The Vancouver Aquarium Marine Science Center is located just five minutes west of downtown Vancouver in Stanley Park. The Aquarium has more than 33,700 fishes from about 300 species. Nearly 30,000 invertebrates, including sea stars, jellyfish, octopuses and about 20 other spineless creatures are displayed. More than 350 snakes, frogs and newts represent 56 species of amphibians and reptiles. And, finally, close to 60 individuals represent 21 species of birds and mammals from around the globe including whales, seals, sloths and scarlet ibises.

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Aquarium EntranceJeff (foreground) and Jiles & Amanda (near the sculpture) at the entrance to the Vancouver Aquarium Marine Science Center. Beluga Whale HabitatThe Beluga Whale Habitat. The Vancouver Aquarium is one of only nine institutions world-wide that houses Beluga whales
Full Body BelugaFull body Beluga... Beluga TailBeluga giving us a "wave"
Underwater Beluga HabitatThe Beluga Whale Habitat can also be viewed through underwater windows. Fish tankA fish in the tank that I dropped my lens cap in during the Trainer Tour. Ooops!  Thankfully, I was able to recover it without any problems.
Octopus... it's what for lunch!Octopus... it's what for lunch... for Milo, the sea otter!  Jiles is holding up one of the innumerable octopus we fed to Milo during our Trainer Tour. Fortunately, they're not slimy... kind of rubbery actually. Milo eating octopusMilo is one of the Northern sea otters at the Aquarium. He was born in August 1999 and weighs 33.6 kg. His daily diet is 7 kg of fish fillets, crab, squid and clams... and octopus "treats". J
MiloIsn't Milo cute? He's waiting for us to drop another octopus onto his belly. Milo takes a napMilo taking a nap.
Nyac taking a napNyac taking a nap. She's the only female sea otter at the Aquarium. She's easy to pick out from the lighter fur on her head. Nyac was born in 1989. She weighs 27.6 kg, and eats 5-7 kg of fish fillets, crab, squid and clams. Elfin & NyacElfin, the other male otter living at the Aquarium, and Nyac playing. They can't put the two males together because they will fight thus Nyac takes turns staying with each one. Elfin, born in 2000, is the youngest sea otter living at the Aquarium. He weighs 18.8 kg and eats 5 kg of fish fillets, crabs, squid and clams.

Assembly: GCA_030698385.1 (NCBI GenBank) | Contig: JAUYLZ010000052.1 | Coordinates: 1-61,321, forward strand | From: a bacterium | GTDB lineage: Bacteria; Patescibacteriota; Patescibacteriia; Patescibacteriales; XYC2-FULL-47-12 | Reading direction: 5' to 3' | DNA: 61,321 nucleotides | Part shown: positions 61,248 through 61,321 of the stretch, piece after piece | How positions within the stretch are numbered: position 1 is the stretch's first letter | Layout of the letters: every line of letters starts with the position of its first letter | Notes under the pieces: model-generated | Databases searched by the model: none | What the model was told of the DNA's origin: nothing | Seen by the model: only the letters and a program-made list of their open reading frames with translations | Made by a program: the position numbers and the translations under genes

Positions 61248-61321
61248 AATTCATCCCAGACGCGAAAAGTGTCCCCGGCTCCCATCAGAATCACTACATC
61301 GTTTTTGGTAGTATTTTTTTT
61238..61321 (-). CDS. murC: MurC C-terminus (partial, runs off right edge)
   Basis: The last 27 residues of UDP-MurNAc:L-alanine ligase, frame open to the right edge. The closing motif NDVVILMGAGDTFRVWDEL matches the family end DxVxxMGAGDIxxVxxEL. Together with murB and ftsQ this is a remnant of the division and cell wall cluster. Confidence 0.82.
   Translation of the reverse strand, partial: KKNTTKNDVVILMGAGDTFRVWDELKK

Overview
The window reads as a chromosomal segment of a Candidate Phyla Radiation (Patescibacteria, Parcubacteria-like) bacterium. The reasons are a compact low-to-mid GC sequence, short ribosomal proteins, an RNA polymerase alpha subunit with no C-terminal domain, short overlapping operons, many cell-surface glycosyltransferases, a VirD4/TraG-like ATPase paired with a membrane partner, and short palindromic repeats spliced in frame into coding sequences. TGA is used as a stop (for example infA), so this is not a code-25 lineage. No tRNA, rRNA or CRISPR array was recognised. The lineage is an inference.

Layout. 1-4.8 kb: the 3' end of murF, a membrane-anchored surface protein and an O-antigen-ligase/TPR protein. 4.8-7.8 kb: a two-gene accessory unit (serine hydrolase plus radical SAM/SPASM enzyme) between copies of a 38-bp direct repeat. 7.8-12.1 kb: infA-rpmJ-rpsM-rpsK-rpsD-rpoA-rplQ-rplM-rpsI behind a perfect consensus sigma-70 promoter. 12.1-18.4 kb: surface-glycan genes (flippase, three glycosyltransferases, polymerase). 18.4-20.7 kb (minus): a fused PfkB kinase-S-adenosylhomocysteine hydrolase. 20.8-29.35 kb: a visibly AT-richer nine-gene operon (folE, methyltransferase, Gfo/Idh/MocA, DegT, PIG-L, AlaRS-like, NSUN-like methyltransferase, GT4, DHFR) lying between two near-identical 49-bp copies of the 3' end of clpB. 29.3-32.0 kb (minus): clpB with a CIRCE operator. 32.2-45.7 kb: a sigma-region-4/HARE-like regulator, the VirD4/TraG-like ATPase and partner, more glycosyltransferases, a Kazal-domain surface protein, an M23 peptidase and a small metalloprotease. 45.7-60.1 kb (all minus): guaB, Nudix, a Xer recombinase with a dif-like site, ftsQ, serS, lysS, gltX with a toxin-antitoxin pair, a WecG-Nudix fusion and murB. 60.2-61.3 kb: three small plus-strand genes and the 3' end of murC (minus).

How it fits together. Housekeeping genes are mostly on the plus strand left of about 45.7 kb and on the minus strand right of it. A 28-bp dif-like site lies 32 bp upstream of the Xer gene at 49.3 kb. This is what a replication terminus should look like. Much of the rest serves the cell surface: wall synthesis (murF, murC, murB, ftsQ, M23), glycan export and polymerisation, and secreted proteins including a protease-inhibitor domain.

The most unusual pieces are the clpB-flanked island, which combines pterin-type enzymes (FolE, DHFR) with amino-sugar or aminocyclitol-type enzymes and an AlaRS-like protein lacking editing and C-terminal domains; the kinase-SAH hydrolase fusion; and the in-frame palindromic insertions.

Tiger LongwingA Tiger Longwing in the Butterfly Encounter in the Amazon Gallery, a re-creation of South America’s tropical rainforest. Tiger LongwingAnother Tiger Longwing butterfly. Longwing butterflies have very elongated wings and are slow fliers. Since the larvae feed on passionflower vines, which are poisonous, the adults are also unpalatable and advertise this with warning colors. Warning colors include combinations of red, orange, yellow, and white with black or brown. Most unpalatable butterflies make themselves obvious to would-be predators by flying slow and landing frequently in the open.
Owl ButterflyAn Owl Butterfly in the Butterfly Encounter. On the underside of an Owl butterfly are large "eye-spots." When the butterfly spreads its wings, the two eyes look like an owl's face. Little birds that eat butterflies get eaten by owls, so they fly away from the scary butterfly. When they open their wings, some Owl butterflies are brown in color and some are blue. Doris Longwing & Owl ButterflyA Doris Longwing butterfly perched on top of the leaf and the wings of a giant Owl butterfly underneath the leaf. Giant Owl butterflies have a wingspan of about eight inches (20 cm).
Doris LongwingThis is another Doris Longwing. This type of butterfly has 3 major color forms. This one lacks the red color of the one immediately above. Butterfly EncounterI think this may also be a Doris Longwing but I'm not a butterfly expert. If you know what any of these butterflies are, please send me an email.
JellyfishThe Moon Jellyfish tank in the Treasures of the B.C. Coast exhibit. Moon jellies have a transparent, white bell rimmed with hundreds of short tentacles. They range from the Arctic to Florida and from Alaska to southern California. Bella Bella ExhibitExhibit containing fish and invertebrates from Bella Bella, British Columbia, a town on the Inside Passage between Prince Rupert and Port Hardy.
Jiles, Grisel & JeffJiles, Grisel and Jeff at the Aquarium.

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All Pictures are Copyright © 2002 Grisel Gonzalez, Jeff Prosise & Jiles McCoy